Ann’s Books

Synopsis

As Canadians, we are faced with a choice: do we continue to allow communities to merely survive or can we help them to thrive? Dr. Ann Dale has dedicated her life to studying Canadian communities and how they can transition towards more sustainable development paths. Since publishing her book At the Edge over fifteen years ago, her new book chronicles the various options that Canadians have to leap forward and actively implement sustainable community development practices. But what factors are stopping Canadian communities? How can a single ‘story’ dominate our development? What are the barriers and drivers and how do we reconcile competing agendas, and vested interests against changing the single story?

Once again, Dr. Dale draws upon both the personal and the professional to discuss her own journey in reconciliation, reconnection and the power of relationships and ultimately love and compassion as one of the most important pathways for transforming human development. With 10-years of new research backed by many social innovations and progress in implementing sustainable community development, Dr. Dale concludes that there is hope but there is much more to do. As a country, we’re only edging forward when we need to be leaping forward.

 “Throughout this story is embedded the importance of storytelling, how a story’s frame can either empower or disempower us in our belief that we can make a difference in our own lives, in our communities, to become more sustainable.”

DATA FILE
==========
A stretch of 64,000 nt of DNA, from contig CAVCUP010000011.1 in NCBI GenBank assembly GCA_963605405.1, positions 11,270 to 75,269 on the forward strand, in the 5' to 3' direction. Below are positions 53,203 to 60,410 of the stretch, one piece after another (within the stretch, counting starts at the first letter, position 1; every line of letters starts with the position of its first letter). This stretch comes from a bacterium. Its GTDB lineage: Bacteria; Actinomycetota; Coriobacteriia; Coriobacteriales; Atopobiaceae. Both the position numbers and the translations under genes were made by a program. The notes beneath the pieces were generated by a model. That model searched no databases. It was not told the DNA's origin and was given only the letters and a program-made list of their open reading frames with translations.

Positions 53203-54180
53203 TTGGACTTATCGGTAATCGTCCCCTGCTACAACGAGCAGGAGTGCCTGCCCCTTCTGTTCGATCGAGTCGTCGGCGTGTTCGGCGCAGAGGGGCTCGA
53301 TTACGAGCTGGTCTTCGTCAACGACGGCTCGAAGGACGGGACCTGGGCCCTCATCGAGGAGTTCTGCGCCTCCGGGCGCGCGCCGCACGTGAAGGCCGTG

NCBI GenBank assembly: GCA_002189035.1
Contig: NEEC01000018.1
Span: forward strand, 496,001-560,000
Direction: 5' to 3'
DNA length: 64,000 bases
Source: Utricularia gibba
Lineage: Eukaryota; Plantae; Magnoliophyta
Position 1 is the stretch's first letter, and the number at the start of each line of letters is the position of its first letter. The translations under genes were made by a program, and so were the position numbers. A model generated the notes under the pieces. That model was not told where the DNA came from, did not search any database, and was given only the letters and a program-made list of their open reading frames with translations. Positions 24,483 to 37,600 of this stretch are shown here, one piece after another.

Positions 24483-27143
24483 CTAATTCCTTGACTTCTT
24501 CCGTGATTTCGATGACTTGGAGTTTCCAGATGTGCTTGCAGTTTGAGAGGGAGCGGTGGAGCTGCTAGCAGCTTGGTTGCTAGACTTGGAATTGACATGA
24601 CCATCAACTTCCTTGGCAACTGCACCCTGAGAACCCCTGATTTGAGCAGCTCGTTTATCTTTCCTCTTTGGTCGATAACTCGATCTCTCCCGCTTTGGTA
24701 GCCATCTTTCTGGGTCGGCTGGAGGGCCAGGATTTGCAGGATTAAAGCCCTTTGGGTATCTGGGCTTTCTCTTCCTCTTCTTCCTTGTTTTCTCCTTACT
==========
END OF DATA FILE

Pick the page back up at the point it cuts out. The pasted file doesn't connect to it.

Purchase print copyPurchase e-book

What is everyone else is saying?

A remarkable book about the power of stories, love, human innovation and the critical need for the world to leap forward in a post-truth era. Dale offers tools and solutions for transformational change, to build resilient communities that will allow us all to live in a climate-safe world while preserving what's left of that which truly interconnects us all: the earth's wondrous biodiversity. 
Rebecca Foon, Urban Planner, Co-Founder of Pathway to Paris and internationally acclaimed cellist, winner of the 2014 Juno award for her band Esmerine
"Storytelling is powerful – a first step to understanding the other. Whether drawn from childhood fables or alarming current affairs and a broad professional network of sociologists, ecologists and economists this collection informs and thoughtfully exposes the patterns of relationships that can guide positive societal change. What courage it took for Ann Dale to share an intensely personal journey. It teaches us much about resilience and empathy."